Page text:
There also seems to be a connection in her story to finding meaning in the suffering one has undergone. To hearken back to the wisdom of Viktor Frankl, he has said, "“In some ways suffering ceases to be suffering at the moment it finds a meaning, such as the meaning of a sacrifice...If there is meaning in life at all, then there must be meaning in suffering.” The anonymous woman, though I'm sure she would trade her past circumstances, may not trade the wisdom, insight, empathy, and self-worth she has gained because of them. Could one exist without the other? Could she have gained those same characteristics any other way? I don't know, but what I do know is that God is capable of taking the ugliest, most painful situations of our lives and using them as our best teachers. This particular woman has given her suffering meaning by becoming an agent for change and a teacher for future generations. She provides a living example of another one of Frankl's resounding truths: "To give light one must endure burning."
Next, in one of the great ironies of life, we must use our agency to submit our will to the Fathers. No where is there a better example of this than in the life of our Savior. A every turn he communicated, "Not my will, but thine." As Robert D. Hales says, "By His perfect life, He taught us that when we choose to do the will of our Heavenly Father, our agency is preserved, our opportunities increase, and we progress." Our agency, the first gift of our Father to us, is truly the only thing that is uniquely ours to give because it is this agency that allows us to choose God or not. He has given it to us knowing that we can wield it to turn away from Him, but if we will lay it on the alter and like Jesus say, "Thy will be done," we are trusting in a creator who dreams bigger dreams for us than we do for ourselves. We rely on the Master who knows more than we know, even about ourselves.
In painful circumstances, we must remember that we are always valuable, that God always loves us and believes in us, and that He will provide every needful thing. In the LDS religion we are taught, "Verily I say, men should be anxiously engaged in a good cause, and do many things of their won free will, and bring to pass much righteousness. FOR THE POWER IS IN THEM, wherein they are agents unto themselves. And inasmuch as men do good they shall in nowise lose their reward" (Doctrine and Covenants 58:27-28). What is that power He is talking about? It must be, at least in great part, the power to choose--to choose Him, to choose His Son, to choose happiness, to choose the right, to choose a better way of living.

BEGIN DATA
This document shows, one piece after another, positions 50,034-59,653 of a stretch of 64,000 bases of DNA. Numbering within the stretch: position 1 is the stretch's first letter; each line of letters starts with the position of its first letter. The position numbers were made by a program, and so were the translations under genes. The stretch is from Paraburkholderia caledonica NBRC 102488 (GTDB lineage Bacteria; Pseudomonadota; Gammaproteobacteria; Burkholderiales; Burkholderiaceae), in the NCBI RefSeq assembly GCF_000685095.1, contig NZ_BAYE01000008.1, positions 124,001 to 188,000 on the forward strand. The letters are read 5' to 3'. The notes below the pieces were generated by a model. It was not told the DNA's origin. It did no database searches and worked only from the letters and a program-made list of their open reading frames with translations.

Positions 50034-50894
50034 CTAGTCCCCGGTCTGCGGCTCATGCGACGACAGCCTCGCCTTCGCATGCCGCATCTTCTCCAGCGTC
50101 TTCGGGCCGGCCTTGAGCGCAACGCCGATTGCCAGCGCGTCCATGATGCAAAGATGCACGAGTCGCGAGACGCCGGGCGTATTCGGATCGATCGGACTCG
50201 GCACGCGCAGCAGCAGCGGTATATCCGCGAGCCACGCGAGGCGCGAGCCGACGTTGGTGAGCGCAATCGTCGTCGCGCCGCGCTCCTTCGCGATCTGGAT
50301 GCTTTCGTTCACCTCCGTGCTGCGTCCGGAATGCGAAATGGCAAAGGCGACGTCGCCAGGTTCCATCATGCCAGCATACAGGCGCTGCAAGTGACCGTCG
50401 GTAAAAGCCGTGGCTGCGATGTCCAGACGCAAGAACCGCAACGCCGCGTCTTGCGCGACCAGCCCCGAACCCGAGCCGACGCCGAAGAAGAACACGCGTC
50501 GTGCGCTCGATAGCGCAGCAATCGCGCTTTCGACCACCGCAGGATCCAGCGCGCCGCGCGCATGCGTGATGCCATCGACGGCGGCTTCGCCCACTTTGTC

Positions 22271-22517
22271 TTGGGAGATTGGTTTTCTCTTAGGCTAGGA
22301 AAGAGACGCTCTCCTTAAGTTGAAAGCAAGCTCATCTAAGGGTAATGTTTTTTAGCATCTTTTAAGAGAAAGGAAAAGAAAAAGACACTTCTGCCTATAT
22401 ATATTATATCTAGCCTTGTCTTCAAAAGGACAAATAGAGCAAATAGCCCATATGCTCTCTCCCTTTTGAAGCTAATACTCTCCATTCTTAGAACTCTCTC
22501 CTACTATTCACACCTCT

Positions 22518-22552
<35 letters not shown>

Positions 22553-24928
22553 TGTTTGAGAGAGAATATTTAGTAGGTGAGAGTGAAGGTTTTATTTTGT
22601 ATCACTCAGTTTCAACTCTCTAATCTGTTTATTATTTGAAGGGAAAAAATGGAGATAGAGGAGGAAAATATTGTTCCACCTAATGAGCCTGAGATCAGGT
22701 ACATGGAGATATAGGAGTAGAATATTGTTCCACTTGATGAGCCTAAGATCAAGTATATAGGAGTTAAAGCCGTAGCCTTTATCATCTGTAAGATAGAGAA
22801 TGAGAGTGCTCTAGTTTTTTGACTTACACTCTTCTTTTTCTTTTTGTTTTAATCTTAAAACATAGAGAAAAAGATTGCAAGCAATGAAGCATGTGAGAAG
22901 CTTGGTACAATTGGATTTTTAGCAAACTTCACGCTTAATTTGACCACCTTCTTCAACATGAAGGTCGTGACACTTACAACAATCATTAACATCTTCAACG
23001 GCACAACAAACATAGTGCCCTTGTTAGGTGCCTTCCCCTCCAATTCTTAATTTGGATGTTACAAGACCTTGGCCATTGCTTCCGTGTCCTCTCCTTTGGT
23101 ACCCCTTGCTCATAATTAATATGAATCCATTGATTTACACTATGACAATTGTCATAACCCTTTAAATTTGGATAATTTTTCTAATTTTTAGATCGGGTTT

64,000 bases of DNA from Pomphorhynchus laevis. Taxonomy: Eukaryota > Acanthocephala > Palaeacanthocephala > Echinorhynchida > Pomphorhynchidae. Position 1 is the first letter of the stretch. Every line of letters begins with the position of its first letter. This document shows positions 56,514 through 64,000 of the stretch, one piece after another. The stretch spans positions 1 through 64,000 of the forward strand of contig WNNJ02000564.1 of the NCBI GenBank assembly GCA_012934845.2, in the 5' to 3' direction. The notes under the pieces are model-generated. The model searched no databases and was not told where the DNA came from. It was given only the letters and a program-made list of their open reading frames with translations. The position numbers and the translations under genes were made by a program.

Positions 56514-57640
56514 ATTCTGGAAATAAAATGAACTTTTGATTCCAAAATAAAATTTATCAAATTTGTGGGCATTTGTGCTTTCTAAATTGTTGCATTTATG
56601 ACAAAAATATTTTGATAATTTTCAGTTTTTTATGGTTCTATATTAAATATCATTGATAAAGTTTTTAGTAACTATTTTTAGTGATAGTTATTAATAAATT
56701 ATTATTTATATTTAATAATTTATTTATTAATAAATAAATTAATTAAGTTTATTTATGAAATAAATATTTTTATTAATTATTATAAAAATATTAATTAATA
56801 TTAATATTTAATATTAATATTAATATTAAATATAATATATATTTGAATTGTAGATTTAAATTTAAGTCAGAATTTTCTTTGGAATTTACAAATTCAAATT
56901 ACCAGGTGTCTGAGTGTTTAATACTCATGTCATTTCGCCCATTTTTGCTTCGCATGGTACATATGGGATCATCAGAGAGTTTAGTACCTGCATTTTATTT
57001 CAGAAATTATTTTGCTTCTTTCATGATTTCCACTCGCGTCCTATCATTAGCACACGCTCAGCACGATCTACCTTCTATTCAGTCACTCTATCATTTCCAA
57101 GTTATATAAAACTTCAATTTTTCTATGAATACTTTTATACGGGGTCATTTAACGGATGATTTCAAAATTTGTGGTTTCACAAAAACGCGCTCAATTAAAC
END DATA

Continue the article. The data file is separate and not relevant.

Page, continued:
Life has a way, sometimes through adversity, of questioning us. That, I think, was always God's intent. In response to life's questioning we get to choose, and what we choose to do determines who we will become; that is our final answer.
In Mosiah 8:18 we read, "Thus God has provided a means that man, through faith, might work mighty miracles; therefore he becometh a great benefit to his fellow beings." I still believe in a God that can work miracles, and I might be a little closer to understanding the real miracle of living. I've come to a place that can dash my heart to pieces, it's true; but through my faith in our Savior's atonement it can be repaired, and while it is being sewn up again I gain patience, and wisdom, and generosity, and empathy, and understanding, and kindness, and forgiveness, a benefit not only to me but those in my circle of influence...Isn't that the miracle? And if the miracle I seek is for him to keep my heart whole in the first place won't I miss what He is really trying to do for me? Won't I miss the miracle altogether?
So I'm grateful for my life--all of it! The mess, the hurt, the worry, the sorrow, as well as all the good stuff that goes along with it. I'm grateful for the miracle that is living and for a wise Father who allows me to experience all of it and who has lovingly provided His Son to make sure I can find my way back home. I certainly don't seek adversity, but I am beginning to understand its needful place in answering this vital question: "Who will I be even when things go wrong?"
Thursday, December 8, 2011
I'm trying to answer these questions for no one but myself, but if you are interested in reading my first two essays, you can find them here and here.
In the middle of our infertility issues, I remember wondering which of all the terrible things I had ever done had caused this to happen, for surely this was some kind of punishment. After all, I believe in a God of miracles. I know that He and His Son can cure any affliction. Clearly, I was unworthy of such a blessing. Or maybe I was just so stubborn that God had to teach me the hard way. Or maybe I just didn't have the kind of faith necessary to call forth such a miracle. Whatever it was, whether in my past or present, obviously the problem was due to some deficiency in me, and God was just going to have to punish it out of me. That was the conversation in my head on the bad days, even though I knew better.